[From Rick Marken (961023.1320)]
Bill Powers (961023.0745 MDT)
I think those efferents in the optic nerve must be doing something to the
retinal perceptual systems. What, I can't imagine.
Bill Benzon --
But it probably has something to do with controlling perception.
Not necessarily. I think it is far more likely that the efferents in the
optic nerve are components of "image enhancement" operations (like lateral
inhibition). They might not even be components of control loops; for example,
the efferents may affect the firing rate of afferent neurons that have no
have no effect on the firing rate of these same efferents. I believe that
efferents worked this way in F. Ratliff's model of lateral inhibition in
Bruce Gregory (961023.1245 EDT) --
I don't find it [Martin's approach] fundamentally different from what you
are saying. The attractor notion _describes_ how systems behave, but it
does not _explain_ why they behave that way. That explanation is provided
by the dynamical equations (and the constraints).
Have you seen Bill Powers' "Gatherings" program in action? I think it's
available on Dag's PCT Demos disk. Anyway, in one scenario (called "guru" I
think) a bunch of dots (representing individuals) converge toward and
eventually encircle a stationary dot -- the "guru". I am thinking that a plot
of the dynamical pattern of movements of these dots resembles an "attractor".
I presume that are a set of dynamical equations -- the attractor "theory" or
equations -- which (with the appropriate parameter settings) can generate an
approximation to the dynamical behavior of the set of dots. These equations
do not (to my mind) provide an explanation of the behavior of the dots; they
simply describe the behavior of the dots.
I believe that these dynamical equations _do_ provide an explanation for
behavior in certain circumstances: in particular, I believe that the
"attractor" equations are an explanation of the behavior of physical
phenomena like, say the behavior of marbles converging toward and ending up
in a circle at the bottom of a bowl. In this case, the parameters and
variables of the attractor equations would correspond to the functional
relationships assumed to exist between actual and theoretical entities in
this situation. Some parameters in the model would correspond to the assumed
downward acceleration of gravity; others would correspond to the actual
initial positions and masses of the "dots", etc. In this case, the dynamical
"attractor" equations are simply a physical model of a particular situation:
one where a bunch of marbles all fall into a bowl at the same time.
To say that these dynamical attractor equations _explain_ the behavior of
the dots in the gatherings program (which I beleive _is_ what Martin is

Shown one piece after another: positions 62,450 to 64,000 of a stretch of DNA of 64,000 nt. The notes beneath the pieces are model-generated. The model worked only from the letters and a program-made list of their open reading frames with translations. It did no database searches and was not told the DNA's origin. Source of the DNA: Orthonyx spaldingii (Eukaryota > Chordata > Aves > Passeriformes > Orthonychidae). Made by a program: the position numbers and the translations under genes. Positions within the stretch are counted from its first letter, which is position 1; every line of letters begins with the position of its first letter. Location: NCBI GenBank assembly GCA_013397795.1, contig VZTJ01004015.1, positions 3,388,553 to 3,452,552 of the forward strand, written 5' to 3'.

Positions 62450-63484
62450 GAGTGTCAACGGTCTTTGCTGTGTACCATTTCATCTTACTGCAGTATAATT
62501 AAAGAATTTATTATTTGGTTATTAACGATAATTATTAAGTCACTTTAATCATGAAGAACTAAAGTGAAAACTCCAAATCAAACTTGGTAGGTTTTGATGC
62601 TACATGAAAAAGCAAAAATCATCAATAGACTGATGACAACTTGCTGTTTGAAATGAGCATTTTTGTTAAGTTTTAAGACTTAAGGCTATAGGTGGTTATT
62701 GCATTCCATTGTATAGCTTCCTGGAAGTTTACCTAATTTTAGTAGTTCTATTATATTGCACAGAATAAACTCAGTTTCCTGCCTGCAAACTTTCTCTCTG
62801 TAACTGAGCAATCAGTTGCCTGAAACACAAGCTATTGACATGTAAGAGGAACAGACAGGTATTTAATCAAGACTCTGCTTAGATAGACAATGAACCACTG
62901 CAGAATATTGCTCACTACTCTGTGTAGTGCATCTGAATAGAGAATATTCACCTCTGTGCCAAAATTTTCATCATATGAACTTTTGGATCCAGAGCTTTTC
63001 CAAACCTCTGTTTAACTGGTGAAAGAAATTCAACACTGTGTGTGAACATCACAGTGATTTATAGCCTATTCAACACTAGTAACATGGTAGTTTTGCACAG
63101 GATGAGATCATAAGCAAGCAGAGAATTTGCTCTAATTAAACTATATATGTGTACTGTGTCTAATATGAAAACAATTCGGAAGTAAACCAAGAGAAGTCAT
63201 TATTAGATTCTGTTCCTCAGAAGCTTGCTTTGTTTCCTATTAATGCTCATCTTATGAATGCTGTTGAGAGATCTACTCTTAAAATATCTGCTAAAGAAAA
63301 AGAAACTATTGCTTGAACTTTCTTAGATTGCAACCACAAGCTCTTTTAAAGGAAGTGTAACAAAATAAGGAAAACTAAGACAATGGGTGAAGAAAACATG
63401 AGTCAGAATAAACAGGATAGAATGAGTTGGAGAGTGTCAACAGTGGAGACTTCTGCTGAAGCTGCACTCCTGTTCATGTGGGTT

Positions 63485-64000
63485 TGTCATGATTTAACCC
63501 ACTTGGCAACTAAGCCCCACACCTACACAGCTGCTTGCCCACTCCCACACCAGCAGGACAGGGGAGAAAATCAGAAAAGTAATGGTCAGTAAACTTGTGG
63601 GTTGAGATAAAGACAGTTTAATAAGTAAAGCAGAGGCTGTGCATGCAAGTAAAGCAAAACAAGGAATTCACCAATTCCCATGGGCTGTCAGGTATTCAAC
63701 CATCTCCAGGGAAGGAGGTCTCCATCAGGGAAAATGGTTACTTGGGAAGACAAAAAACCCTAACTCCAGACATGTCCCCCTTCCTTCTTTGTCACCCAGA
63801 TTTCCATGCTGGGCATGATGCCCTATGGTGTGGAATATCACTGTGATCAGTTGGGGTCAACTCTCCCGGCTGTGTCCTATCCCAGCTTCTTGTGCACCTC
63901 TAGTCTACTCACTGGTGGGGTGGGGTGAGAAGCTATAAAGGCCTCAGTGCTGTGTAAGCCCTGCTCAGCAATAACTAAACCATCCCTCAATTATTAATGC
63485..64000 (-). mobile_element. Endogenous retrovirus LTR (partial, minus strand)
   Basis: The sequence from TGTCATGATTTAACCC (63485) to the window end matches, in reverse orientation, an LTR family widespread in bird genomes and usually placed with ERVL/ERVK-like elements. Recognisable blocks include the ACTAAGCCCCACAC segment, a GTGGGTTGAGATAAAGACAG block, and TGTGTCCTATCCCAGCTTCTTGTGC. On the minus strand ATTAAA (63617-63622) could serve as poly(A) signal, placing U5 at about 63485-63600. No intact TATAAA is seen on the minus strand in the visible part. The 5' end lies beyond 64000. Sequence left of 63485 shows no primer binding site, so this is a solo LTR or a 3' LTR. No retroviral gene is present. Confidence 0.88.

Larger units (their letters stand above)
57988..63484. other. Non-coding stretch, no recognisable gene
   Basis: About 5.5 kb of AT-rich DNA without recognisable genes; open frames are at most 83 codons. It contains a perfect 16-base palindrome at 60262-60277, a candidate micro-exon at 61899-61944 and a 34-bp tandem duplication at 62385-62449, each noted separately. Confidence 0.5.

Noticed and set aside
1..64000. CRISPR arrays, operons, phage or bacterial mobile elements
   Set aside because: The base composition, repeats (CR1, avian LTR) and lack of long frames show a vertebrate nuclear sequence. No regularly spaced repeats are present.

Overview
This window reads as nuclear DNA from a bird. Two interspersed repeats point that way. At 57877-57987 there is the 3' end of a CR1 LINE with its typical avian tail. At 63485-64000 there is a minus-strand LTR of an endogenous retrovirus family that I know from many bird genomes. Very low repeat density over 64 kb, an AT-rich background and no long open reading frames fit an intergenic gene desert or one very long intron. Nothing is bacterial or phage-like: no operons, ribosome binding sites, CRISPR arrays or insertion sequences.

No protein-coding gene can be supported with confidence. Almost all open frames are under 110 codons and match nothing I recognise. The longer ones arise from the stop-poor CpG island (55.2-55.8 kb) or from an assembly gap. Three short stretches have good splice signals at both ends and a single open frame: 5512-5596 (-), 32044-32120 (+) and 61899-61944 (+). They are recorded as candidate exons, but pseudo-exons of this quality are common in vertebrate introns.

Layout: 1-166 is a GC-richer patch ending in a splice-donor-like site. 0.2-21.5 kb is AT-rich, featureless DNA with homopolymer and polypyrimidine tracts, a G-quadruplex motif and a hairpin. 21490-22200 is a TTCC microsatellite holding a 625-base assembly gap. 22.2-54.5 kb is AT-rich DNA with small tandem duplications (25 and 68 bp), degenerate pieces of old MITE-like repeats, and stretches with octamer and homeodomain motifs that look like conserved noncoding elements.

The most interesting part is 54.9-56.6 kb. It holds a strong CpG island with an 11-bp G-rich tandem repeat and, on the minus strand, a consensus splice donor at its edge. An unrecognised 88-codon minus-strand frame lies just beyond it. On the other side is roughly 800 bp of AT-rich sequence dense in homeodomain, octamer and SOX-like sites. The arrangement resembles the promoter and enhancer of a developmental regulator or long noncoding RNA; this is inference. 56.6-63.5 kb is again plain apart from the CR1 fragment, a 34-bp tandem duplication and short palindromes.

saying) is a huge mistake. It implies that the behavior of the dots in the
"Gatherings" program - - social behavior -- results from the same kind of
dynamical interaction of forces and masses that causes the dynamical behavior
of the marbles. It is a way of sneaking (by methaphor) the cause-effect model
of physics in as an explanation of what is likely to be a phenomenon based on
Even if one is careful to remember that the description of the social
behavior using the attractor equations is just metaphorical, it is hard to
see what the value of such a metaphor might be. At best, it is just a
colorful and fun way of describing an observation; the dots in the
"Gatherings" program _do_ seem to be pulled toward an attractor -- the
guru. But at worst, it is misleading and directs attention away from the
basic explanation of all social behavior: control of perception.
I think Kent McClellend's approach to the study of social behavior shows
how much can be done by looking at this phenomenon in terms of PCT. Kent's
approach is based on observing how control systems _actually_ interact.
Rather than looking for metaphors for social behavior in the trendy science
literature, Kent actually sat down and started studying what happened when
control systems controlled the same or similar environmental variables. What
Kent has found (so far) is that different kinds of observed social
interactions, from cooperation to conflict, result when control systems
simply "do there thing" in a common environment.
Kent's is purely theoretical work (so far) -- just like Martin's. The
difference, to me, is that Kent is contributing worthwhile and new discoveries
about how control theory might actually relate to social behavior; and he's
doing it by studying how control systems actually interact. Martin is
contributing new discoveries about superficial similarities between control
theory and other theories that have nothing to do with control; I'm just not